However, Jewish scripture was more of a vehicle for a segment of the Jewish people to gain religious power within the Jewish community than it was a statement of how Israelites viewed non-Jews. Non-Jews were irrelevant as far as the laws were concerned because the laws were meant to solve problems for the Jewish people. Non-Jews were sometimes the rulers of the Jews and sometimes the ones being ruled.

Regardless, I understand why Torah and the rest of the Hebrew Bible is important to Jews and Judaism since it tells the Jewish story. Whether the stories are positive or embarrassing it is part of Jewish heritage. And the Oral Law is an interpretation and re-interpretation of Written Law. But I don't understand the adherence of Christians to the Hebrew Bible since phariseism seems to be more related to Christianity than "Pentateuchism".

But if an ancient hebrew thought his life was worth more than a non-Jew, what does the New Testament say of the worth of a soul that does not adhere to Christianity and have a certain faith? After all, such a soul does not deserve a place in Heaven.
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cosmik debris Donating Member (1000+ posts) Send PM | Profile | Ignore Fri Feb-20-09 09:13 AM
Response to Original message
7. Jesus...asserted that human value is independent of nationality or culture
Edited on Fri Feb-20-09 09:15 AM by cosmik debris
I don't recall seeing that.

Would you be kind enough to cite some examples of Jesus specifically asserting "that human value is independent of nationality or culture"?
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trotsky Donating Member (1000+ posts) Send PM | Profile | Ignore Fri Feb-20-09 09:51 AM
Response to Reply #7
8. Jesus also advocated representative democracy.
Didn't you know that? :sarcasm:
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metapunditedgy Donating Member (1000+ posts) Send PM | Profile | Ignore Fri Feb-20-09 08:01 PM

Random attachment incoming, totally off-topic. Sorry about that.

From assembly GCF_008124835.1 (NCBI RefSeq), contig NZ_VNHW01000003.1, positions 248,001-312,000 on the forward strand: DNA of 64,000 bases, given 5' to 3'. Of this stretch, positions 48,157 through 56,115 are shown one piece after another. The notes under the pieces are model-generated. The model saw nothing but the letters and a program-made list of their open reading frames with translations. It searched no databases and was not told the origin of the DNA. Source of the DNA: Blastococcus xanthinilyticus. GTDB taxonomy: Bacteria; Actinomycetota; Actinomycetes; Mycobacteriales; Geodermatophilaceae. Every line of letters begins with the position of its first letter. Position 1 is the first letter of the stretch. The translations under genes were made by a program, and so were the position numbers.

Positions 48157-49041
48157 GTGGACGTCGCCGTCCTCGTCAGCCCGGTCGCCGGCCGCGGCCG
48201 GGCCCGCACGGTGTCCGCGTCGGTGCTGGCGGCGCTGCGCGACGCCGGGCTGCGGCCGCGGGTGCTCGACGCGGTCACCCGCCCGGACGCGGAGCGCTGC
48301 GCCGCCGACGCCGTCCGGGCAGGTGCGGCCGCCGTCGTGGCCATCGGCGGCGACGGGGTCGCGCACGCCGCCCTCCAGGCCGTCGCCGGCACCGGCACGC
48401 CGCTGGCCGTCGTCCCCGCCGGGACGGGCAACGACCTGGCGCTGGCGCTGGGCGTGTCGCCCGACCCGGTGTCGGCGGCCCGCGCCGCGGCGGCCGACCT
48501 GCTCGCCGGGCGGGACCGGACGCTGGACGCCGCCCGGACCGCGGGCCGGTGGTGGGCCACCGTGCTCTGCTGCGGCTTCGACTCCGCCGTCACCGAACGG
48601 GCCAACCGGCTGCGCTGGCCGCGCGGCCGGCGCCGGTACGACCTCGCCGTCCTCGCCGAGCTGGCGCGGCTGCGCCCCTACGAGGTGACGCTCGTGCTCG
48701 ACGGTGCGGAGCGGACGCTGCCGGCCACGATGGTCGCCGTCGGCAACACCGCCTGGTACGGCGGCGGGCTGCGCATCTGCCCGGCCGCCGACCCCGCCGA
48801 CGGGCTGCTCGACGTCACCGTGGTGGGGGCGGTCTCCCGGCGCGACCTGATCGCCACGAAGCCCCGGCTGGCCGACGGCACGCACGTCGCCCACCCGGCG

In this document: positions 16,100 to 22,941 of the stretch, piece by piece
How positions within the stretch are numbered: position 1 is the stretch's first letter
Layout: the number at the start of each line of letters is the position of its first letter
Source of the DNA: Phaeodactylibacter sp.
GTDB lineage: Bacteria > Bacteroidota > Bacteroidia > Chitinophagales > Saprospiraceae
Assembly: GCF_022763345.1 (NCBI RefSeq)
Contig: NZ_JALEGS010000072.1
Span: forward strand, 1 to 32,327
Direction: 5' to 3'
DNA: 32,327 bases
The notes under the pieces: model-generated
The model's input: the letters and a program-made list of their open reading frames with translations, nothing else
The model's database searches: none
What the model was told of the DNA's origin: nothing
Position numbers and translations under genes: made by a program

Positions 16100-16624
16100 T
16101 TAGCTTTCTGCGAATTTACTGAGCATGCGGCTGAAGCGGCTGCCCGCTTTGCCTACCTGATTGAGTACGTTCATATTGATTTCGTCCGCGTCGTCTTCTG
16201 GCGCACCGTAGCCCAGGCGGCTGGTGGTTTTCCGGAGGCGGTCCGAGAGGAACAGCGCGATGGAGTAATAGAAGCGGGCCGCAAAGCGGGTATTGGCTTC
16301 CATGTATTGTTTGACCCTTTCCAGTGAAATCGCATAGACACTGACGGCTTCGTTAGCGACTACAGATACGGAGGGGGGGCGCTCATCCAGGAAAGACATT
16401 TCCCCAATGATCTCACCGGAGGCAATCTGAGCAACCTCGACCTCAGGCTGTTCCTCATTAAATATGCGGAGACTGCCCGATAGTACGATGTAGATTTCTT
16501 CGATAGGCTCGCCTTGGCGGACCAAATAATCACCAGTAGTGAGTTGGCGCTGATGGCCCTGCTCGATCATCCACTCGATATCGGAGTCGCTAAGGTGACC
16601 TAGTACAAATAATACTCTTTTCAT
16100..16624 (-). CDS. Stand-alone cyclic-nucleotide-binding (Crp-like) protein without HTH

Response to Reply #7
12. How about examples like...
- the parable of the good Samaritan (and the context of "who is my neighbor?")
- healing the Syrophoenician woman's daughter (though you could certainly read this both ways; it's not usually preached as racial condecension)
- various statements about the "kingdom" being handed over to non-Jews

By "and his followers," I also mean the broader NT writings, regardless of whether they actually reflect or expand on the gospels.
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cosmik debris Donating Member (1000+ posts) Send PM | Profile | Ignore Fri Feb-20-09 08:43 PM
Response to Reply #12
14. I think you are being evasive
by giving vague, general answers.

If Jesus really asserted what you say, there should be some clear cut quotations that you could use to illustrate your point.

I also think you are using a your own very broad interpretation of a general metaphor rather than presenting the facts that your OP indicated.

If you are just pushing your own personal opinion, that's fine. Everybody can push their own personal opinion.

But if you are pretending that your opinion is fact, you need to back it up with something more than "various statements about the "kingdom" being handed over to non-Jews"
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metapunditedgy Donating Member (1000+ posts) Send PM | Profile | Ignore Fri Feb-20-09 09:04 PM
Response to Reply #14
15. Well, in response to your question, I think the Parable of the Good Samaritan
is pretty clear on the subject. When asked, "Who is this neighbor that you say I should love?" Jesus told a story in which Jewish religious leaders were less neighborly than the foreigner was. Then it was agreed that the Samaritan was in fact the true neighbor in the story.

It sounds to me like this is a statement that, at the very least, "love your neighbor" and shared humanity trump ethnicity.